And then I realised that before I could concentrate too much on that I had to think about the people who would be expected to focus on delivering this – ensuring that they, themselves, were having an oasis experience working for the company. I realised that if they were not then how could they come close to delivering it for others. This is something you cannot manufacture or even teach in many respects. This has to come from the heart and it had to come from the employees first before they could give it to others.

And I guess that’s what I connected with the song because songs are emotional and this oasis thing was emotion – certainly emotion is at the heart of it.

I always thought I provided a good environment in which people could develop their skills and earn a living. But this oasis thing demanded that the bar was lifted to a new height. I had to make sure that the employees achieved an on going experience which was exceptional and which would motivate them like nothing else could. Not because I wanted them to work harder or longer but because I wanted them to give something to our customers which was exceptional and which was of them.

I reckon this is where many customer services and business philosophies fall down. They take the conveyor belt approach. Say these words, cock your head this way, smile and move to the next customer. That’s not customer service. That’s acting and anyone can do it if they are trained well enough. Monkeys even. And I don’t employ monkeys. What those training programs miss out is the magic, the song, which makes for the customer service experience which brings people back again and again. Just like it had brought me back again.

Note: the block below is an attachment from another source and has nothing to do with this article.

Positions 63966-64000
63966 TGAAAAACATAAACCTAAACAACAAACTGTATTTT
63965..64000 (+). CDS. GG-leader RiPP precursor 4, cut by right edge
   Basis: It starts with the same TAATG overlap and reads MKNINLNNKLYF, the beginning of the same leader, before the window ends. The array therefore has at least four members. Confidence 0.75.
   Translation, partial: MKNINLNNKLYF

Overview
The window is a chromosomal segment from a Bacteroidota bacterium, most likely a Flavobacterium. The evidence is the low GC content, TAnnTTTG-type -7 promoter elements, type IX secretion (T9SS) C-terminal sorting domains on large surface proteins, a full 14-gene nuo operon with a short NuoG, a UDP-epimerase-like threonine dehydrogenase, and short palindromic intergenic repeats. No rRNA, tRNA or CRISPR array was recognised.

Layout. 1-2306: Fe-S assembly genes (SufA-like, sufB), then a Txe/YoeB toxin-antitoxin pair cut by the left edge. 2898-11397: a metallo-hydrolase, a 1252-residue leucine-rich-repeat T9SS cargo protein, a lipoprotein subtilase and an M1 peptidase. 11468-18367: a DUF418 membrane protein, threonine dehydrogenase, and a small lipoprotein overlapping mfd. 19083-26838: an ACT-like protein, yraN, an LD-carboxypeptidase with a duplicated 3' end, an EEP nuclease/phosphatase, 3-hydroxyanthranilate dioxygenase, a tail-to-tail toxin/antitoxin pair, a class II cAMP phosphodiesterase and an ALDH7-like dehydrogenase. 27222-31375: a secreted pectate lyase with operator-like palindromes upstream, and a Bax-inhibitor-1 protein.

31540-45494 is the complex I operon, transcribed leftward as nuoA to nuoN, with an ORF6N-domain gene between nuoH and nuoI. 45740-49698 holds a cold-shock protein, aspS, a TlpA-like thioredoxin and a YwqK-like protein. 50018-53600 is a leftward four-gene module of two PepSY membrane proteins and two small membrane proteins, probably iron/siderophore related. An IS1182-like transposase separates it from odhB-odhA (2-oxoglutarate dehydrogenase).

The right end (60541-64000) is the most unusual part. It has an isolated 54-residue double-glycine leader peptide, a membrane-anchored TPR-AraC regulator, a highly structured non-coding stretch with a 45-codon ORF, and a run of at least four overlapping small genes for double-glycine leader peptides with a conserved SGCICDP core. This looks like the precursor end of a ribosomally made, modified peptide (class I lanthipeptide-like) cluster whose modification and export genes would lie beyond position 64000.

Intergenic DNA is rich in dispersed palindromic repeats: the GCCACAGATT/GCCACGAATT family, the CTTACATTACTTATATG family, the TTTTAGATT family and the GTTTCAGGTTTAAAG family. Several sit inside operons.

So the next step was to being oasis to the employees. Not just once but in an on going way such that they get it and embrace it as their own. For themselves, for their partners and for our customers. It’s a task much harder that you could imagine. There is no roadmap, no easy way. It’s not something you’d hear a highly paid guru from the US out in Australia talking about because you cannot teach this in 90 minutes. You have to live it in the little things and big things. And while you’re on that road you learn plenty.

The oasis strategy in terms of employees and management means more trust, more respect, a workplace under the control of those who work there and policies, as much as possible, set by them. Such that they make day to day decisions as if this were their business.

Jack Stack wrote in the 1990s about Open Book Management where employers are encouraged to share financial data bout their businesses with employees as a lure toward empowerment. Oasis goes people that. Oasis is open source company – where the employee / customer relationship drives everything but how is, in most cases, set by the employees.

Heaven’s holdin’ a half-moon
Shinin’ just for us
Let’s slip off to a sand dune, real soon
And kick up a little dust

It’s personal, between you and I. Win win.

Send your camel to bed